Providing leadership to the county forest program ensuring long-term forest health and sustainability
History of the Wisconsin’s Forests – The Lands Nobody Wanted
Massive timber cutting and land clearing was the name of the game in the late 1800s into the early 1900s. In 1900, Wisconsin led the nation in timber production but by 1915, the forests were gone. The federal and state governments attempted to entice new settlers to come to Wisconsin and convert the cutover areas into farmland. For the most part, that effort failed in the northern half of the State. Because of this, landowners couldn’t pay their taxes and ended up abandoning their lands. This left the counties cash poor because they relied on those property taxes to pay for all the work expanding the road networks, building schools and paying their own taxes to the State. By 1927, over 4.5 million acres had become tax delinquent at least once.
In an effort to correct this issue, the State Legislature, in their incredible forethought, introduced the Forest Crop Law and the County Forest Reserve Law (the precursor to §28.11) which allowed the counties to acquire those tax delinquent lands and establish county forest reserves for their own use. In 1928, Langlade County established the first County Forest and by 1938, just ten years later, there were 24 County Forests totaling over 1.7 million acres.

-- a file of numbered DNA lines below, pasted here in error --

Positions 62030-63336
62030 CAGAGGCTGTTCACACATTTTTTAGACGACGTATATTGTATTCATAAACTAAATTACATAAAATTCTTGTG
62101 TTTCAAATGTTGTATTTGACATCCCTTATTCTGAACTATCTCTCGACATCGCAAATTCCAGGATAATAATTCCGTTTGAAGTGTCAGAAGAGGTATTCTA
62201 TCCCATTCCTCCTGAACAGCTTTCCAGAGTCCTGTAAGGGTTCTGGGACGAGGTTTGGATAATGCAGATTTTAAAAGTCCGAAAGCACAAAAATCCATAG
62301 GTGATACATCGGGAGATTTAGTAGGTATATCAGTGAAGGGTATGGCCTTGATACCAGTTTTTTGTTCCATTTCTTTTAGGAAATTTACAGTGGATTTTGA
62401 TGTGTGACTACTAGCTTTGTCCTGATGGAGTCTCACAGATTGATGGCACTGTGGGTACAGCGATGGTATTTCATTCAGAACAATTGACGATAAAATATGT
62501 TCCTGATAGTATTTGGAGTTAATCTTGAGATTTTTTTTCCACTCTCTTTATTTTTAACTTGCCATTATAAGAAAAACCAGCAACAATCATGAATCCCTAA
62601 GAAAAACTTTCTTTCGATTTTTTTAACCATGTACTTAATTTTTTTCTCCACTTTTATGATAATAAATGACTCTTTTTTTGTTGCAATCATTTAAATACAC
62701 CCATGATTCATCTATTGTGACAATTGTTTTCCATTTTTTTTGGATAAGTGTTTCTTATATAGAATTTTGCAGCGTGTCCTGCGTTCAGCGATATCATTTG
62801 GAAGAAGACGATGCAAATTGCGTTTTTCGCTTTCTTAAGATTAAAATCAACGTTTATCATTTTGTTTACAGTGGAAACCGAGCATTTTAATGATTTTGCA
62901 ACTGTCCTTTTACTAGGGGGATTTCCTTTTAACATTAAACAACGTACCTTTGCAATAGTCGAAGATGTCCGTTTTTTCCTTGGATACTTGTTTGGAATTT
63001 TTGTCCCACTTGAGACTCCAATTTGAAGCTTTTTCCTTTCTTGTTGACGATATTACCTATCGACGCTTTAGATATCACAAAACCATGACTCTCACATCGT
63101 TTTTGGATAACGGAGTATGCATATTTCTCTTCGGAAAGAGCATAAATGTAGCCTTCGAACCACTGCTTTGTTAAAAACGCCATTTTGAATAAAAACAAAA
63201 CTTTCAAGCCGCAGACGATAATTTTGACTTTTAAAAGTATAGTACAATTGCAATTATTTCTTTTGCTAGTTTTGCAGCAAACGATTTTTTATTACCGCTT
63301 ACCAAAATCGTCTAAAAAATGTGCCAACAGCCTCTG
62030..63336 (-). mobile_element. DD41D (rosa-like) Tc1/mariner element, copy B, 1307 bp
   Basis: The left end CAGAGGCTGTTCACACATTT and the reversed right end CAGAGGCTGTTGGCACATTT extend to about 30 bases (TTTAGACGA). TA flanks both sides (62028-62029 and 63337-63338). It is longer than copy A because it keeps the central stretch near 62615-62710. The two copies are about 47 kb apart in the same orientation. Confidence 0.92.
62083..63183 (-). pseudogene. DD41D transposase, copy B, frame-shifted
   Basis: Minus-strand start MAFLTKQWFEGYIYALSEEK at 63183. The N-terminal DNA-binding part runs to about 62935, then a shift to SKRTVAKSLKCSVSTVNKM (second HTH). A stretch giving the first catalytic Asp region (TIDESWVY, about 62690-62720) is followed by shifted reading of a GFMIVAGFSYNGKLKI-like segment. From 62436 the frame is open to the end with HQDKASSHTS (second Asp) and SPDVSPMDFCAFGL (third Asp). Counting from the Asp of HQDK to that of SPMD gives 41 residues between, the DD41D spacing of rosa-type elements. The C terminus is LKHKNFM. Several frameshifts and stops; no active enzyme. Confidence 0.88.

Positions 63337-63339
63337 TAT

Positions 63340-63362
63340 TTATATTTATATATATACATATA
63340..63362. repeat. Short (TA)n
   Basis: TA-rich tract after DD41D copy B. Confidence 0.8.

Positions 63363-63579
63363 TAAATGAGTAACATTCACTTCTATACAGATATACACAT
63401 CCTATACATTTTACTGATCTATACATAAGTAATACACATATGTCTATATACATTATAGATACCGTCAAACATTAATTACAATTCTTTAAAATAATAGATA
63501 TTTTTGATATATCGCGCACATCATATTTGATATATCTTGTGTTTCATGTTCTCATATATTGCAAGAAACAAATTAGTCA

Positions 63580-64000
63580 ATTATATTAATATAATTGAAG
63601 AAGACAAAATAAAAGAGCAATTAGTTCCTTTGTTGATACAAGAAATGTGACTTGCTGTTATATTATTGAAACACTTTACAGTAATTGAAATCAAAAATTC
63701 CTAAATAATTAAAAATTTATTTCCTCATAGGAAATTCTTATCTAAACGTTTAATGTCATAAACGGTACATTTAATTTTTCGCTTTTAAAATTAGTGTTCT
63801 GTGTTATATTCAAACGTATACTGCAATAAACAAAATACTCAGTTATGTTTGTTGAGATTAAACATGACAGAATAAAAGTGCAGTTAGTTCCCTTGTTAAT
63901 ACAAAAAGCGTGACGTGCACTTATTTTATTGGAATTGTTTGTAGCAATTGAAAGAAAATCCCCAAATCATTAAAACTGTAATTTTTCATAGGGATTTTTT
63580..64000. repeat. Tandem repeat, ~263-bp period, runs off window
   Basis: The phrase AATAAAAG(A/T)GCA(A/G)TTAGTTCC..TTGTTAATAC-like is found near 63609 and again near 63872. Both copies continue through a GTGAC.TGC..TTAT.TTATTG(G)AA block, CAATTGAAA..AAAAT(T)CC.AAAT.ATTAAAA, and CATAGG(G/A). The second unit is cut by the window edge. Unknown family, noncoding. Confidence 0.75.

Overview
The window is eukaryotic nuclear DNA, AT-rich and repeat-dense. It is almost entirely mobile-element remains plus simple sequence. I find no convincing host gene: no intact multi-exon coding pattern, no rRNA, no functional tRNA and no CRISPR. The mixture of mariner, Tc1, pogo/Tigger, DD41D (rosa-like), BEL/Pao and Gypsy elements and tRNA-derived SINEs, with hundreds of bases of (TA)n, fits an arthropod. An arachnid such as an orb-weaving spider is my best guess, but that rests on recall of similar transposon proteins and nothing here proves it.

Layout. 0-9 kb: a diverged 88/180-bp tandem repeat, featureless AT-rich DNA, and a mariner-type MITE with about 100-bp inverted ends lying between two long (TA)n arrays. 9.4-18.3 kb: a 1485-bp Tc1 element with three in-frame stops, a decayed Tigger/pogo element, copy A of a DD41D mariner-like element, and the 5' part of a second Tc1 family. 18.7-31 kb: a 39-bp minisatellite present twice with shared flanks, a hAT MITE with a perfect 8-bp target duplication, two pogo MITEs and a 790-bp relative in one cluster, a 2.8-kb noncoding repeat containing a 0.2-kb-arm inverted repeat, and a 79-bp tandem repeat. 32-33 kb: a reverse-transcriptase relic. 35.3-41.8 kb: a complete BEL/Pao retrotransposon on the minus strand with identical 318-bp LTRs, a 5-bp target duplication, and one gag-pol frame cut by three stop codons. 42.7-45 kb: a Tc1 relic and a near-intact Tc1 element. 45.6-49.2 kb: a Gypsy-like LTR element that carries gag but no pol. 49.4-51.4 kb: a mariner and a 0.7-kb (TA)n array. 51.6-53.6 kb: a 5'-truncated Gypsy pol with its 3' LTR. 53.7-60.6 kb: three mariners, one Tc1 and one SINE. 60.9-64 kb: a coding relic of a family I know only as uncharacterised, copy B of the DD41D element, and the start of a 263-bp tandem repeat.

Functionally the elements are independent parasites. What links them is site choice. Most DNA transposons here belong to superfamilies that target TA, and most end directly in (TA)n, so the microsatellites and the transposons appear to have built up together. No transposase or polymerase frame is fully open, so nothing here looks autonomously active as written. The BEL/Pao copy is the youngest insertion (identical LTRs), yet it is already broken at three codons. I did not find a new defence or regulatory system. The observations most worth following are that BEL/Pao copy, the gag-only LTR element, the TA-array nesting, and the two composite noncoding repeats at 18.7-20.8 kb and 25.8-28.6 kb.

Fast forwarding to 1963, Governor John Reynolds signs the new County Forest Law (WI §28.10 & 28.11) into law. This becomes the foundation for county forest existence and management. The purpose of WI §28.10 & 28.11 “is to provide the basis for a permanent program of county forests and to enable and encourage the planned development and management of the county forests” and charges the Counties to provide “for optimum production of forest products together with recreational opportunities, wildlife, watershed protection and stabilization of stream flow, giving full recognition to the concept of multiple-use to assure maximum public benefits; to protect the public rights, interests and investments in such lands; and to compensate the counties for the public uses, benefits and privileges these lands provide; all in a manner which will provide a reasonable revenue to the towns in which such lands lie.”